2021 Brazilian Trials – Day 1 Finals Live Recap


It’s night 1 of the 2021 Brazilian Olympic Swimming Trials, meaning that Brazil’s top swimmers will be getting their first shot to qualify for the Tokyo 2020 Olympics.

The most heated race of the night is likely to be the men’s 100 breast in which the top 5 entrants were separated by only 0.97 seconds. Felipe Silva managed to get under the Olympic qualifying standard of 59.93 during the prelims with a 59.74. Joining him in the final will be a tough field to the tune of João Luiz Gomes Júnior (1:00.06), Caio Pumputis (1:00.11), Felipe Silva (1:00.55), and Pedro Cardona (1:00.71). All 5 of them will battle in out with the goal of earning a top 2 finish under 59.93.

Adding to the action, we will see the women’s 100 fly, men’s 400 free, and both the men’s and women’s 400 IM. Follow along below for a live recap and analysis.

Men’s 400 IM – Final

  • Olympic Qualifying Standard: 4:15.84
  • Brazilian National Record: 4:08.86 – Thiago Pereira (2009)

Top 3

  1. Brandonn Almeida – 4:16.49
  2. Leonardo Santos – 4:18.07
  3. Stephan Steverink – 4:21.36

Brandonn Almeida was incredibly close to the Olympic selection standard in the men’s 400 IM final as he touched with a 4:16.49, compared to the 4:15.84 it would have taken to earn consideration. Almeida has been under the cut before, holding a PB in the event of 4:12.49 from 2016. Almeida also raced the event for Brazil at the 2019 World Championships where he placed 11th in a 4:15.92.

Coming in shortly after Almeida, Leonardo Santos hit a new PB in the event with a 4:18.07 for silver, improving upon his 4:18.90 from 2018 and shaved a significant amount of time off his 4:33.03 from prelims.

The top seed heading into the final was Stephan Steverink who swam a 4:23.16 and ultimately fell to bronze medal status in the event with a 4:21.36. Icaro Pereira, Bruce Almeida, and Conrado Lino filled out the top 6 with a 4:25.46, 4:30.59, and 4:31.79, respectively.

Women’s 100 Butterfly – Final

  • Olympic Qualifying Standard: 57.92
  • Brazilian National Record: 56.94 – Gabrielle Silva (2009)

Top 3

  1. Giovanna Diamante – 59.03
  2. Daynara Paula – 59.41
  3. Clarissa Rodrigues – 59.63

The 3 leading women in the 100 butterfly delivered 3 sub-minute swims just as they did during the prelims but none were quick enough to get under the 57.92 Olympic selection cut in the event.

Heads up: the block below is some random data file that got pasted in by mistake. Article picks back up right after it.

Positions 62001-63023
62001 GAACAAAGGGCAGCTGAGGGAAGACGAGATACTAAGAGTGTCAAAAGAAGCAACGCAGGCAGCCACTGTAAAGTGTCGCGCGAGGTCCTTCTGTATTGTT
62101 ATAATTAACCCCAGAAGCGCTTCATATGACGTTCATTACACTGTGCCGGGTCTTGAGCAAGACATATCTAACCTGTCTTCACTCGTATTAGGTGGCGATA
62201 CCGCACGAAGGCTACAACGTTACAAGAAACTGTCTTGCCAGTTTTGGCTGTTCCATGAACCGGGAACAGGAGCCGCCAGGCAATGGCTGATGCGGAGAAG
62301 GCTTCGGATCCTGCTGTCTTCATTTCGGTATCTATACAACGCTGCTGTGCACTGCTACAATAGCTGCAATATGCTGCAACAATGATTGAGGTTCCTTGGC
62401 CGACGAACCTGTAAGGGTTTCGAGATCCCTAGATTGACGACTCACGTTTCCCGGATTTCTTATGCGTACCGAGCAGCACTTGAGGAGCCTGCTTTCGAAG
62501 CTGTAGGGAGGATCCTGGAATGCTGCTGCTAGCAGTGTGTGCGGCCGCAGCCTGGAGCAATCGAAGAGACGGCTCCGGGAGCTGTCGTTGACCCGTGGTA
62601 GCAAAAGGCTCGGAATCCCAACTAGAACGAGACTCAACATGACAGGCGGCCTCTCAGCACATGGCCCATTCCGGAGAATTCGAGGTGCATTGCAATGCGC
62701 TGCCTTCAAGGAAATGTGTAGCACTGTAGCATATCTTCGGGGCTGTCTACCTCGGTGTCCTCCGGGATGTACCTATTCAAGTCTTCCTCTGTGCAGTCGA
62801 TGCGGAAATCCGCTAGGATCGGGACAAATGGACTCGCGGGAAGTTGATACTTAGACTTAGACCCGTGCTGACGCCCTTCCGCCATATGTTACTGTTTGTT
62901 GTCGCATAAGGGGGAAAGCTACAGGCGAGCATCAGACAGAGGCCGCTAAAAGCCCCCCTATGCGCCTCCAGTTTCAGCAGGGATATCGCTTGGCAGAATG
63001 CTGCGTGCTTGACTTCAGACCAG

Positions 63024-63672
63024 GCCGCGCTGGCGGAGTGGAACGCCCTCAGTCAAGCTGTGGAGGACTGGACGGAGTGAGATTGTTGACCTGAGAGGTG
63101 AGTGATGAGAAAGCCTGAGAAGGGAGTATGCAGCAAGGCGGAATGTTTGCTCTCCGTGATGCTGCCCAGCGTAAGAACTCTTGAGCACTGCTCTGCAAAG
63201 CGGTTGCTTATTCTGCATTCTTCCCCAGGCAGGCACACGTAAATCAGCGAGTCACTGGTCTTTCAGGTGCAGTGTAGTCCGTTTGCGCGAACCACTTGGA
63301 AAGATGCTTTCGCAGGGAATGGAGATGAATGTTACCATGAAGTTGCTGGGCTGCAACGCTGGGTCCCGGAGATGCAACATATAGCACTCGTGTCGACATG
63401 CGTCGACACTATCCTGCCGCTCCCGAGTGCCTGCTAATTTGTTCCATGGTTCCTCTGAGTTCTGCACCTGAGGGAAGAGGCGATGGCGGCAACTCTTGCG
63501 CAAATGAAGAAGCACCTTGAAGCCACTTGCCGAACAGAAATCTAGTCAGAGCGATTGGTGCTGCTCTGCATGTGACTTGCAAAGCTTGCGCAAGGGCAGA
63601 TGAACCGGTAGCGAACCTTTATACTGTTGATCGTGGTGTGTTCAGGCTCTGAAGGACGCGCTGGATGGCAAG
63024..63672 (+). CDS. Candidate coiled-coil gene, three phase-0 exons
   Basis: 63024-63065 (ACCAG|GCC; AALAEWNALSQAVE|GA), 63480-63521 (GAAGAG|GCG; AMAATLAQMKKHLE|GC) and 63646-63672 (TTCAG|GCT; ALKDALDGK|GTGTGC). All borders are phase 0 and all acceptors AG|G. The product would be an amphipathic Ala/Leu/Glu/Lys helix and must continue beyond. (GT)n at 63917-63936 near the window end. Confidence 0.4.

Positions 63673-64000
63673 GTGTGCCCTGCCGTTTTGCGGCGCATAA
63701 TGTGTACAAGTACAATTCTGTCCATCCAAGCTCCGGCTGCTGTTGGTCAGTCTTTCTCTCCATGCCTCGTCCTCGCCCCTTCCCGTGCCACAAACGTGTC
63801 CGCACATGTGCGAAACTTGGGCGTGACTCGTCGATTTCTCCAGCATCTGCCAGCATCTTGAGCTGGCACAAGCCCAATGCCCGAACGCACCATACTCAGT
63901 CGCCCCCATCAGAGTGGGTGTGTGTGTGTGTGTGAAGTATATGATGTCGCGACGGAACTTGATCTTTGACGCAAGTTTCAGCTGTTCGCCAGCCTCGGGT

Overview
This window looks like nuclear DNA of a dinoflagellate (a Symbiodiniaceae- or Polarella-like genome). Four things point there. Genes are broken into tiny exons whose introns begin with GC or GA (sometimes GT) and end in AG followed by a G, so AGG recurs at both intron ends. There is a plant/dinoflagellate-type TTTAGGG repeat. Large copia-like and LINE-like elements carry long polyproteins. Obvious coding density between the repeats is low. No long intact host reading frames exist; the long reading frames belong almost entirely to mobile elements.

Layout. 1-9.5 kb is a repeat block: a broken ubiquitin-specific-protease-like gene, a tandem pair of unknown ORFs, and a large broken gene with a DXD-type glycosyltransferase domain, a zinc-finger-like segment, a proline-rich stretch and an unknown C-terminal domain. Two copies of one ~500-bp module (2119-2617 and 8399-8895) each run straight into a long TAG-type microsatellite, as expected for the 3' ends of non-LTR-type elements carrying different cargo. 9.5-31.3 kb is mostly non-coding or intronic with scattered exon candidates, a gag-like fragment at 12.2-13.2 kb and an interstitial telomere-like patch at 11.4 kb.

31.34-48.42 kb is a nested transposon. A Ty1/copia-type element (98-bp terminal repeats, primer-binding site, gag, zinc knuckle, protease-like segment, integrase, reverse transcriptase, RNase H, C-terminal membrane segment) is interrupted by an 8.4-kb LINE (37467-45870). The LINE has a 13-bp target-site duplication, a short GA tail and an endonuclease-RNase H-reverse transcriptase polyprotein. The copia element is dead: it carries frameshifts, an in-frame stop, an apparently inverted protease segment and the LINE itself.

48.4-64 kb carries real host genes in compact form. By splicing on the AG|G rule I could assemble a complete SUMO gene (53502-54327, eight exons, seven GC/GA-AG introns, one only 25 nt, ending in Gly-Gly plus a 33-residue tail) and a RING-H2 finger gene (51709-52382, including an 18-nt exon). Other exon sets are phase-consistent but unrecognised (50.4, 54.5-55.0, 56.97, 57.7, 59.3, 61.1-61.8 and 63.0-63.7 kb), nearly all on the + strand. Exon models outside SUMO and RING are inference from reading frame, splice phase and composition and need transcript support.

Giovanna Diamante was the closest to the mark between the three and even got close to the 58-second range. Her fastest time on record prior to the meet was a 59.31 from 2019 meaning that her 59.03 is a new PB.

Daynara Paula maintained her second seed from the prelims, going from a 59.53 earlier in the day to a 59.41 finals swim. That was just a touch quicker than bronze medalist Clarissa Rodrigues‘ 59.63.

Men’s 400 Freestyle – Final

  • Olympic Qualifying Standard: 3:46.78
  • Brazilian National Record: 3:46.57 – Guilherme Costa (2019)

Top 3

  1. Guilherme Costa – 3:45.85
  2. Fernando Scheffer – 3:47.77
  3. Murilo Sartori – 3:51.32

The men’s 400 freestyle came down to a nail-biting finish as Guilherme Costa raced against the clock to get in ahead of the 3:46.78 selection cut. Costa won the race and managed to become the first-ever Brazilian and South American man to swim under the 3:46 mark in the event, establishing a new mark of 3:45.85.

The swim for Costa makes him the 7th fastest man in the world this season.

2020-2021 LCM Men 400 Free

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With the swim, Costa lowered his own national record from the 3:46.57 he set back in 2019 at the Toyota U.S. Open. He also became Brazil’s first official Olympic qualifier of the meet and is set to race at his first Olympics this summer.

Costa was the sole qualifier in the event as Fernando Scheffer just missed the cut with his 3:47.77 for second place and Murilo Sartori trailed with a 3:51.32 for third.

Notably, 2016 Olympian Luiz Altamir Melo finished last in the final with a 3:57.48, slower than his prelim swim of 3:55.32 and his 2016 Olympic swim of 3:50.82.

Women’s 400 IM – Final

  • Olympic Qualifying Standard: 4:38.53
  • Brazilian National Record: 4:38.07 – Joanna Maranhão (2015)

Top 3

  1. Gabrielle Gonçalves – 4:45.51
  2. Nathalia Almeida – 4:47.97
  3. Fernanda Goeij – 4:52.40